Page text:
You are currently viewing 5 destinations in Italy that will make you fall in love with this country

Italy might be one of the most popular summer destinations, with its fantastic beaches and delicious cuisine. But there’s even more to this country than its most famous spots. Let me show you some of my favorite ones!

To get to Italy, you can take advantage of one of the many cheap flight deals Flytrippers spots. Flights to Europe are often as low as the $400s roundtrip from Toronto and Montréal for example, so you can try the self-transfer tip to fly to Italy for less. 

I’ve been fortunate enough to spend a lot of time in this country and visit several destinations.

Here are my top 5 places I traveled to in this beautiful country and an honorable mention I just couldn’t help myself from including. While most of these destinations can be explored in just 1 day if you’re short on time, I’ll highlight the two that, in my opinion, deserve at least a 3-day visit.



Location of Perugia (image credit: Google Maps)


Perugia is the capital of the Umbria region, renowned for its old town and well-preserved walls; it dates back to the Etruscan period, making it nearly 2300 years old!

I was there back in 2019 and had little expectation — so I was surprised by how fascinating this place turned out to be.

Perugia scenery (photo credit: Jacopo Faraghini)


The city’s structure is split into levels, the Old Town center covering a high hilltop at 482 meters height. 

Fun fact, because of that unusual place of settlement, to reach the city’s main square you need to take an elevator or escalators.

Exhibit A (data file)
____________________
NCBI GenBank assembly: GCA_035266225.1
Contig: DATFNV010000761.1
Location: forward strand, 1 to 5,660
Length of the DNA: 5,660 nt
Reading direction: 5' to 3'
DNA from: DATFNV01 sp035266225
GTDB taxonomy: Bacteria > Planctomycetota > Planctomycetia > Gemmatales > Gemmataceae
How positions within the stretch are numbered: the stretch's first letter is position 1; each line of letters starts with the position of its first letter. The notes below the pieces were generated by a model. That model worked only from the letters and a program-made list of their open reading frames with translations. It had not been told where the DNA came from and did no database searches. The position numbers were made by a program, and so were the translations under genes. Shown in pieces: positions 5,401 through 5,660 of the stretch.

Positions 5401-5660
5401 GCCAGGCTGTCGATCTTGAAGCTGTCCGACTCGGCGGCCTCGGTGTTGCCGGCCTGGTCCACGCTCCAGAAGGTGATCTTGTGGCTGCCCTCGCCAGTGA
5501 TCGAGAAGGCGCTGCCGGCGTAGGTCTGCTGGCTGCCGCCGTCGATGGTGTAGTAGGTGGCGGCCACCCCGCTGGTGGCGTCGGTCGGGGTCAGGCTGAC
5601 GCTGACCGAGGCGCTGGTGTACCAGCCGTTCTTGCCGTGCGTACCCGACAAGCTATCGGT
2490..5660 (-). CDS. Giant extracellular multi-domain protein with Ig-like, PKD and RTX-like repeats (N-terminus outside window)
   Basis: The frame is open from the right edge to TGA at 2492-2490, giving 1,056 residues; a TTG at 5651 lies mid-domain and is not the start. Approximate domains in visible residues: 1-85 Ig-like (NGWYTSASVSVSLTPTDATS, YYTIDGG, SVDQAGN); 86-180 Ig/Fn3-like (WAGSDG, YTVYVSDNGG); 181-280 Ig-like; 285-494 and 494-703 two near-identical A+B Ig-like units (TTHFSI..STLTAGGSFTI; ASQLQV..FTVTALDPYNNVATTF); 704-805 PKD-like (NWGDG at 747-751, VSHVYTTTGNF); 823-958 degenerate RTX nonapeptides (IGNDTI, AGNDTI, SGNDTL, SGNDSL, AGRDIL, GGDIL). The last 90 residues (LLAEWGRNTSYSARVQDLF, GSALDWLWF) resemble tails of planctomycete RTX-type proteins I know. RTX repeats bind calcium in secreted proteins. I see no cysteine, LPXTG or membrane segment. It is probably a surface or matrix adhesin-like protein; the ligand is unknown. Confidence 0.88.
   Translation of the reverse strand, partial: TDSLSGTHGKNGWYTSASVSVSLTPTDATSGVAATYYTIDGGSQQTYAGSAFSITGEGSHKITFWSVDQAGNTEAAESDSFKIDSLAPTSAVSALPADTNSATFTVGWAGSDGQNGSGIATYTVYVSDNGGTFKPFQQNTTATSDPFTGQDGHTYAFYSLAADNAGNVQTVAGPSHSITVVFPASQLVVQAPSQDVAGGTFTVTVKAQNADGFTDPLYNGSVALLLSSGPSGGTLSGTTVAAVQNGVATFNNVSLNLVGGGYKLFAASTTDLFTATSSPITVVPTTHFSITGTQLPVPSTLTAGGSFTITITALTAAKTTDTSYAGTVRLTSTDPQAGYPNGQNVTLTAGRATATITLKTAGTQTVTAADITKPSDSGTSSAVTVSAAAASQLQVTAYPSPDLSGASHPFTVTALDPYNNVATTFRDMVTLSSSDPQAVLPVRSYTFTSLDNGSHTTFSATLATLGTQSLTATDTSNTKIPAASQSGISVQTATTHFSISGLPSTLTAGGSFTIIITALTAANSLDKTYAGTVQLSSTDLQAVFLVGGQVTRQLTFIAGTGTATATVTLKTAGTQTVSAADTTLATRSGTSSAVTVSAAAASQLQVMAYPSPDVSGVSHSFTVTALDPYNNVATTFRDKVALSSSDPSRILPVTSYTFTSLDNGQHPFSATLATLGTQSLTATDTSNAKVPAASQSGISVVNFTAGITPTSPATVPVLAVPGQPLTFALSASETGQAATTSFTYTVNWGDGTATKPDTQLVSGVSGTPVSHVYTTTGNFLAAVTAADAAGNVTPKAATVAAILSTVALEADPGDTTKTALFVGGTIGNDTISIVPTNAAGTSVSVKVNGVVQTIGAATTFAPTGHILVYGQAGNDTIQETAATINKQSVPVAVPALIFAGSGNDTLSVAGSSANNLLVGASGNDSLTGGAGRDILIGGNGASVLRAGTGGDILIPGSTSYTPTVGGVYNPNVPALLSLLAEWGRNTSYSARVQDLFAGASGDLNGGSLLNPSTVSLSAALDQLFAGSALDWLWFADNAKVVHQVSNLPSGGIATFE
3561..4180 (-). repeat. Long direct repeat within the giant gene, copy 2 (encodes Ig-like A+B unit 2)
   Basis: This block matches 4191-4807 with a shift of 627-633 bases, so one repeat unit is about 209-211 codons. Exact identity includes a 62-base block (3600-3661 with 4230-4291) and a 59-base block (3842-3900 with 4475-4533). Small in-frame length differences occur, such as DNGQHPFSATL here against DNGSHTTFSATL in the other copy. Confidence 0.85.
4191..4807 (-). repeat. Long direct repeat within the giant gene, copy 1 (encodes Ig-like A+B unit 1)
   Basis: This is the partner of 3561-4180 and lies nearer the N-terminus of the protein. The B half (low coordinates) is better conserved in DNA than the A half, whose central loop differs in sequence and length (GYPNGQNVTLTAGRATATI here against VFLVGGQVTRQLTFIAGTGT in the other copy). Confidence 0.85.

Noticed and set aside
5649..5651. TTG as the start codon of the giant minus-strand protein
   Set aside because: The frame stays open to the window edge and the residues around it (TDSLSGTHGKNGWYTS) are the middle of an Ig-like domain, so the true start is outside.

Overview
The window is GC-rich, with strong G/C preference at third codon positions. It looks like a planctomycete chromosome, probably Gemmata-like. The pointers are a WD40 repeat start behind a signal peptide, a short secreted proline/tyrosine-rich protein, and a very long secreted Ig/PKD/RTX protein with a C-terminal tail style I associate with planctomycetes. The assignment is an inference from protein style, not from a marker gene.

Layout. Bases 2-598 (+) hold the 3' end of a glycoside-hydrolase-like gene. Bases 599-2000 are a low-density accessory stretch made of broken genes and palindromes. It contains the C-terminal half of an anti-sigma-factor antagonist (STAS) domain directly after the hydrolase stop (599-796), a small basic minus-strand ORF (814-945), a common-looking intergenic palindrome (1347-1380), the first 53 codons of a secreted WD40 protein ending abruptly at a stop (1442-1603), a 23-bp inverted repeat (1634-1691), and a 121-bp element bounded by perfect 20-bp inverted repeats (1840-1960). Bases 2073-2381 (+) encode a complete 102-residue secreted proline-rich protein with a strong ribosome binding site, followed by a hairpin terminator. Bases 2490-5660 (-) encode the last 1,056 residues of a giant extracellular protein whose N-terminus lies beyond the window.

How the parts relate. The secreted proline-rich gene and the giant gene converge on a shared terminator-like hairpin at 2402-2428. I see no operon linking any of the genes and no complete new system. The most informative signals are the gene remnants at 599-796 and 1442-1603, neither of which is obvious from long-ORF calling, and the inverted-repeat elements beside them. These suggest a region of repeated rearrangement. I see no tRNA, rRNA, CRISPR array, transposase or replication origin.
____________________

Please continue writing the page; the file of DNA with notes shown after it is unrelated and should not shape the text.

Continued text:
Once you reach the Old Town, you’ll see the Rocca Paolina, a Renaissance fortress built in 1543. Its construction destroyed a large number of Etruscan, Roman, and medieval buildings and turned the former streets of the historic city center into underground passageways.

Yes, believe it or not, there’s a whole underground city beneath Perugia’s main square open to the public — even more escalators!

Perugia’s underground city (photo credit: Indira R Oliveira)


It’s genuinely fascinating. 

It’s the only place I have known with such a surprising architectural scheme.

Perugia Old Town (photo credit: Indira R Oliveira)


Perugia is also known for its delightful local chocolate. So much so that the city is nicknamed affectionately “The Town of Chocolate”. 

Alongside indulging in these sweet treats, you can visit gorgeous landmarks such as the Chapel of San Severo, the Fontana Maggiore, the Palazzo dei Priori, and of course the University of Perugia (which dates back to 1308!).



Location of Matera (image credit: Google Maps)


Matera is located in the region of Basilicata, in southern Italy. It’s well renowned for its historic urban areas known as the Sassi, which were carved into the mountainside.

Cave habitations (photo credit Indira R Oliveira)


It’s hard to explain the Sassi — the occupation of the region dates back to the 10th millennium BC. In the beginning, it was a complex of cave habitations spanning around 12 levels and reaching a height of 380 m, all connected by a network of paths, stairways, and courtyards.

It’s huge and it barely looks real; I can’t compare it to any other landscapes I’ve seen before.

Matera scenery (photo credit Indira R Oliveira)


Aside from just walking the ancient city and basking in its glory, be sure to visit the Matera Cathedral and Gravina di Matera.